Voyager-1 has left the solar system, but what message is it carrying to the stars?
The Golden Record is a gold-plated copper phonograph carrying images and audio recording of humanity and the animal life of Earth.
Launched 36 years ago in September 1977, the Voyager-1 spacecraft (alongside its twin, Voyager-2) was built to carry out a Planetary Grand Tour.
Now, after travelling almost 19 billion kilometres (12bn miles) from Earth, Voyager-1 has become the first man-made object to leave the solar system. But it’s not just sending back signals to Earth, Voyager-1 is also carrying a present for anyone who finds it: the Voyager Golden Record.
American astronomer Carl Sagan described the inclusion of the Golden Record on the Voyager spacecraft as launching a message in a bottle “into the cosmic ocean”: “[it] says something very hopeful about life on this planet”.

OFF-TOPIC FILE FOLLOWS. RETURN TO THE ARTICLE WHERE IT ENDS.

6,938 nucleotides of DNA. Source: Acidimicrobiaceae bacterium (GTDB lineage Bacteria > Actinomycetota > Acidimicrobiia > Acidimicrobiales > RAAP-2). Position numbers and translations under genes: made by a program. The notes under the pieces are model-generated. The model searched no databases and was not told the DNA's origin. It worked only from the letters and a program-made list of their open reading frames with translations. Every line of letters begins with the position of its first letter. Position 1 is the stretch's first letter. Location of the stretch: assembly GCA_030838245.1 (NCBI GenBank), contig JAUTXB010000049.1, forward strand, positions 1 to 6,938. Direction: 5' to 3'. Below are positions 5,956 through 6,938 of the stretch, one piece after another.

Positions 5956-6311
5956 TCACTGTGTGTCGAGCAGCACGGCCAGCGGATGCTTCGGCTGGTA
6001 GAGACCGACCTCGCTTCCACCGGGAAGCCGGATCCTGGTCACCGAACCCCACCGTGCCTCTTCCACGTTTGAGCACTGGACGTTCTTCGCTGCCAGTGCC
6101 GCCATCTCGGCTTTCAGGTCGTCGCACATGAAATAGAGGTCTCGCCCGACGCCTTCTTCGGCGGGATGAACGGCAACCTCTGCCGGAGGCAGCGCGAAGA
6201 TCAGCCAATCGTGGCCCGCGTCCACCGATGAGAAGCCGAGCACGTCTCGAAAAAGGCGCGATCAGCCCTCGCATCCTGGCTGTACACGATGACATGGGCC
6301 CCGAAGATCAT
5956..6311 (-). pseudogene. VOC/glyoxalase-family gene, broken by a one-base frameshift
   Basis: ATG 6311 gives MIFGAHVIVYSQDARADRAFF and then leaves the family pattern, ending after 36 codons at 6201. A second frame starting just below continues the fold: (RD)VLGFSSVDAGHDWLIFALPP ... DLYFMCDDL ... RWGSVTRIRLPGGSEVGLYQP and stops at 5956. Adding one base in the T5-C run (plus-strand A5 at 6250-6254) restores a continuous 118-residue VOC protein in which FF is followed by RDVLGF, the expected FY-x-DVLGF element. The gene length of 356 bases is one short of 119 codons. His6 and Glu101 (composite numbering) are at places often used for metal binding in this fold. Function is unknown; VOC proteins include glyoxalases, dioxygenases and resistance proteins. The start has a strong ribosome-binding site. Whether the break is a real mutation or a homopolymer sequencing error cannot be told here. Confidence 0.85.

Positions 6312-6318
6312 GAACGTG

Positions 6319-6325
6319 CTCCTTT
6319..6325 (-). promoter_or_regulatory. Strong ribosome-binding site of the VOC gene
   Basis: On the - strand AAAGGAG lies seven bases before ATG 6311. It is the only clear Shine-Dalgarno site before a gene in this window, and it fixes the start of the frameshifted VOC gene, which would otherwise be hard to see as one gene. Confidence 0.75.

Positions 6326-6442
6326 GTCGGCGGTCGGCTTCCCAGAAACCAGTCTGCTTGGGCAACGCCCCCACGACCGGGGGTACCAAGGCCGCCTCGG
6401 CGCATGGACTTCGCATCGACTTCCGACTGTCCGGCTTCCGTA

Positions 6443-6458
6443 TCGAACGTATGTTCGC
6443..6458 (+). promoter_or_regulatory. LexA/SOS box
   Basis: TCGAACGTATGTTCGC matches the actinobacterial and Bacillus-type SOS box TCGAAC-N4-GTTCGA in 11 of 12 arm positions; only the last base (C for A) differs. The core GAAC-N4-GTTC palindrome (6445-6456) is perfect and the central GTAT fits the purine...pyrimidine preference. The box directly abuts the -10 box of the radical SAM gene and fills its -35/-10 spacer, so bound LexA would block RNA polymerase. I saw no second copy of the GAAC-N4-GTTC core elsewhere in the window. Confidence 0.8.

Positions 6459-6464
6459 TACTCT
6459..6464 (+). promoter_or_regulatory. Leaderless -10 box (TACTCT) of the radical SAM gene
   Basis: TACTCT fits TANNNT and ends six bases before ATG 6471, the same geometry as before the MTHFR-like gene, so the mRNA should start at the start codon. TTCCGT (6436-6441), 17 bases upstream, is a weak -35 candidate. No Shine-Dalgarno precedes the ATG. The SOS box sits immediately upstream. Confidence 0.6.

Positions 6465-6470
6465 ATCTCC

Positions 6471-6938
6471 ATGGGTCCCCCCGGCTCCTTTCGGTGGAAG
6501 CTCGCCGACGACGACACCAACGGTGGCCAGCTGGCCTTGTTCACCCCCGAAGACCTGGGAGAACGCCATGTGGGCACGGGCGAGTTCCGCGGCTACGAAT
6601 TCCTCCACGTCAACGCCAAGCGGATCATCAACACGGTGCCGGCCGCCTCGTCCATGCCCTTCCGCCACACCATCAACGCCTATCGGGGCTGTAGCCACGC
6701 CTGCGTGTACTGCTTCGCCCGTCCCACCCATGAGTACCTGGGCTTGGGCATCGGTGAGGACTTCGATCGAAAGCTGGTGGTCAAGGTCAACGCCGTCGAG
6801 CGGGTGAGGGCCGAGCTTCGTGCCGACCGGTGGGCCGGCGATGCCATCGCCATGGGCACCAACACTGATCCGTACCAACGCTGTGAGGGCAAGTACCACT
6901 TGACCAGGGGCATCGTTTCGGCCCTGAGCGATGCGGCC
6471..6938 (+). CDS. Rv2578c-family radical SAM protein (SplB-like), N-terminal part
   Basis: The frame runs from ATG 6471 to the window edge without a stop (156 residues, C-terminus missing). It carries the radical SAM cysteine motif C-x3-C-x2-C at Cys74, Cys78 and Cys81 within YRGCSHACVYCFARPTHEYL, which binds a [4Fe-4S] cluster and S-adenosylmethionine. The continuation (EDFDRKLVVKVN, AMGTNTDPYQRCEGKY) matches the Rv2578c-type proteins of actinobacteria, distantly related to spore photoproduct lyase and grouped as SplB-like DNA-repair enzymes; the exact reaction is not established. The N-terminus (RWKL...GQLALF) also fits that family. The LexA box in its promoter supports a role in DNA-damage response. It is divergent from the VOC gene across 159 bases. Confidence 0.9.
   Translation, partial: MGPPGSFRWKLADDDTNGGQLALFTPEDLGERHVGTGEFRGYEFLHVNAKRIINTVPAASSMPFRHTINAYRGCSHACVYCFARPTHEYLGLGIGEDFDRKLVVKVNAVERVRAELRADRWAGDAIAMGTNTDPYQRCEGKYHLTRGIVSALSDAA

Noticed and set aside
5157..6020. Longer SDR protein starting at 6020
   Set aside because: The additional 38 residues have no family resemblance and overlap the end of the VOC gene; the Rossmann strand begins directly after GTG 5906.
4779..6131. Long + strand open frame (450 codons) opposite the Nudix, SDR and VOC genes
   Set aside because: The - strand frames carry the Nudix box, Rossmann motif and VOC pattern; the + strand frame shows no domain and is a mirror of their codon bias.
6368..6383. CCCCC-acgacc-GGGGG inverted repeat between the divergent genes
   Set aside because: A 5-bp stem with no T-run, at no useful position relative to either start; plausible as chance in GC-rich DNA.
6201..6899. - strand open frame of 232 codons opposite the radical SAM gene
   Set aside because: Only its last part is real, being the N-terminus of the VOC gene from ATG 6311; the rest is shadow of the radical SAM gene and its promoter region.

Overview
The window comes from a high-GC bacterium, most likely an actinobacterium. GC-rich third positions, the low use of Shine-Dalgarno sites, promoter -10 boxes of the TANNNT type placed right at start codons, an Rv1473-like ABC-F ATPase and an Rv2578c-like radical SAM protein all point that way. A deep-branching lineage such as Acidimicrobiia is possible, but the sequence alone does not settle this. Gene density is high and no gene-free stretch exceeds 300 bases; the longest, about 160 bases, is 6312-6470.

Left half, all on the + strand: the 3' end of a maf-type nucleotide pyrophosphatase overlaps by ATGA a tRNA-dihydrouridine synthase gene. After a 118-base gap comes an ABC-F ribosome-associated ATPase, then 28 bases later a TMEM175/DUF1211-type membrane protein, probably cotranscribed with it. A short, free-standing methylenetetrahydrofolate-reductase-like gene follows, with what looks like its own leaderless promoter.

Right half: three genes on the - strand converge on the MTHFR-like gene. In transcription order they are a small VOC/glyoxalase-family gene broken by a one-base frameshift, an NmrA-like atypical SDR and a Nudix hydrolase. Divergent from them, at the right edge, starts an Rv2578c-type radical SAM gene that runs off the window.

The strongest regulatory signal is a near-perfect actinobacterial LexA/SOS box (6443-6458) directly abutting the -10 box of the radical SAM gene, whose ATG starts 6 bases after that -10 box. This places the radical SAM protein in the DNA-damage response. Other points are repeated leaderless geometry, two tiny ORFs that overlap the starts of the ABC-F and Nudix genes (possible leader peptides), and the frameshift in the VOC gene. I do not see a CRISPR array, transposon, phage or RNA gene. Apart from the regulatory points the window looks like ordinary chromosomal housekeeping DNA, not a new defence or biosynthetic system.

Encoded on the disc is a compilation of sounds and images intended to encapsulate the diversity of life on Earth, as well as outline humanity’s basic knowledge of physics, chemistry and astronomy.
Although the Golden Record is not a serious attempt to contact extraterrestrial life, the contents of the disc were still a subject of great debate. Which music and which images would be chosen to best represent the human species? The choices were made by a committee headed by Sagan, with contributions from Rolling Stone contributing editor Timothy Ferris, author Ann Druyan, and artist Jon Lomberg.